Only a few months ago, Apple was crowned the first company to be valued at more than $1 trillion. Now, in the wake of a surprise profit warning, its entire future is being questioned. Both reactions are extreme. A victory lap wasn’t warranted last summer, nor is a eulogy now. The company is at an inflection point. Apple, like others before it, is attempting to navigate the shift. It’s fair to wonder if it can; it’s premature to conclude that it can’t.
Zachary Karabell is a WIRED contributor and president of River Twice Research.
Apple’s dramatic announcement of a multibillion-dollar revenue shortfall came at a particularly sensitive time for financial markets, which have been sinking on fears about the economic outlook. It took only a few hours before a rough thesis emerged that the combined effects of the China-US trade war, waning consumer confidence, and market volatility are finally denting economic activity domestically and globally, with more pain ahead. As Apple CEO Tim Cook explained, the company “did not foresee the magnitude of the economic deceleration, particularly in Greater China.” Investors took that as a sign that we are potentially on the verge of an economic cliff.
The read on Apple itself was even more negative. One Goldman Sachs tech analyst not only slashed Apple’s share price target but also compared the company’s challenges to those of Nokia in 2007, when that company dominated the global cell phone market and was hit by a sudden shift in how often people upgraded their phones. We know how it ended for Nokia.
Apple’s precipitous decline from a $1 trillion company in the summer to a $675 billion company after warning of weaker iPhone sales has not been in isolation. Other tech shares have been plunging, albeit not as precipitously. Apple’s specific challenge is how to transition to a business less about selling stuff than providing services to people who buy your stuff. I’ve written about this over the past year; this week, it’s more relevant than ever. From its elliptical communications over the past few years—emphasizing the growth of Apple Stores, the robustness of the App Store, and storage—it’s been clear Apple knows that it is at peak hardware and that simply selling more devices is not a viable path forward, however lucrative it has been until now.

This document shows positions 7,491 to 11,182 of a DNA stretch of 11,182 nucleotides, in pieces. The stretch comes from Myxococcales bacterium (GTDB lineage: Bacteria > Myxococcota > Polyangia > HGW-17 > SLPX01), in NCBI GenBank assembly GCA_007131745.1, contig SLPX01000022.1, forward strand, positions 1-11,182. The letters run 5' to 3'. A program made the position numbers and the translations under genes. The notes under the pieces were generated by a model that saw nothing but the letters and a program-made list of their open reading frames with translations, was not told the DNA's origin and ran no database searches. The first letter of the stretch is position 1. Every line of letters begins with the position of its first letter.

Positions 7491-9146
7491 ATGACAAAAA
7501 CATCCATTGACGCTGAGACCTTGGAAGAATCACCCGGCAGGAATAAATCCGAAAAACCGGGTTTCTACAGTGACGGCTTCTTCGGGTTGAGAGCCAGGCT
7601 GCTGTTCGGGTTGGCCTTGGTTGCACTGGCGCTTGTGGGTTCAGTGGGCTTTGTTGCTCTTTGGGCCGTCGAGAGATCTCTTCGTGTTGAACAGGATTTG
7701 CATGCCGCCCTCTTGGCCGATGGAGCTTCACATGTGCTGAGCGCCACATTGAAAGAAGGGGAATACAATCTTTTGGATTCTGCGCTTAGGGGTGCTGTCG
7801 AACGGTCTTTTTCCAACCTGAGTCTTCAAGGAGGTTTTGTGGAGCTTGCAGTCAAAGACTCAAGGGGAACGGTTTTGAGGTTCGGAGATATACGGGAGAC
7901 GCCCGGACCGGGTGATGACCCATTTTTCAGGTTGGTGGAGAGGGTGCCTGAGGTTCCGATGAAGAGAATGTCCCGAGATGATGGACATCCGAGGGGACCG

That may be why the company announced it would no longer disclose the number of iPhones, iPads, and Macs it sells each quarter. It may also be why, a few hours after the revenue warning, it issued a press release touting record-breaking App Store sales over the holiday week of $1.2 billion. If it could maintain that pace going forward, that could be more than $60 billion in App Store business a year. Not all that goes to Apple—it’s shared with developers—but it’s a very high-margin business. It would not nearly make up for the possible shortfall from a saturated smartphone market, with fewer sales in China and longer times between user upgrades, but it would be a start.
Step back from the gyrations of the moment, and there’s an emerging strategy for Apple: Sell fewer iPhones and assorted devices such as Macs and iWatches at a higher price than mass-market rivals, and then flood those millions of users—who have higher than average disposable income because they were able to afford those devices in the first place—with apps and content that they will pay for. Who knows how well that will work, but it is certainly a coherent approach to a world saturated with smartphones and computers, most of which offer a considerable amount of Apple’s functionality at less cost, albeit less cool.
Other once-dominant hardware companies have been unable to make a smooth transition. IBM tried to compensate for the commoditization of its hardware by becoming a consulting-software-services company. It has remained large and profitable, but nowhere near the size or influence of its former self. HP, even as multiple separate companies, has a similar trajectory. Blackberry nearly died, is no longer in the hardware business at all, and is now a much smaller, marginally profitable software and encryption company. That doesn’t augur so well for Apple.
But none of those occupied quite the space that Apple now does as a consumer brand par excellence. That glow will fade soon if it is not replenished, but it hasn’t yet. The troubles of the Chinese market are, in that sense, a distraction; China was reaching peak iPhone even without trade war tensions, given Apple’s high-end profile and strong local competition from Huawei, Oppo, and Xiaomi. This recent warning may have originated with China, but it was coming from somewhere soon, and Apple knew it.
Watching how this bellwether adapts and evolves is fascinating theater. It raises key questions of the curse of size, what to do when you reach the top, and how to find a new mojo when the old one becomes stale. We cotton to these stories because they replay the eternal human questions in the drama of markets and boardrooms. Apple is to tech what Trump is to politics: an endlessly absorbing story with high passions, unknown outcomes, and an outsized ability to command the narrative.
As a final note, Apple’s “massive” miss should be kept in perspective. The company is still projected to generate more than $250 billion in revenue in 2019; it will still be one of the largest and most profitable companies in the world; and its challenges will not decimate Cupertino, California, or the Foxconn workers in Shenzhen, China, who assemble its devices. Breathless headlines notwithstanding, Apple’s travails are not all that travailish. Its success with a different model is uncertain, but for now it is addressing its challenges about as well as any.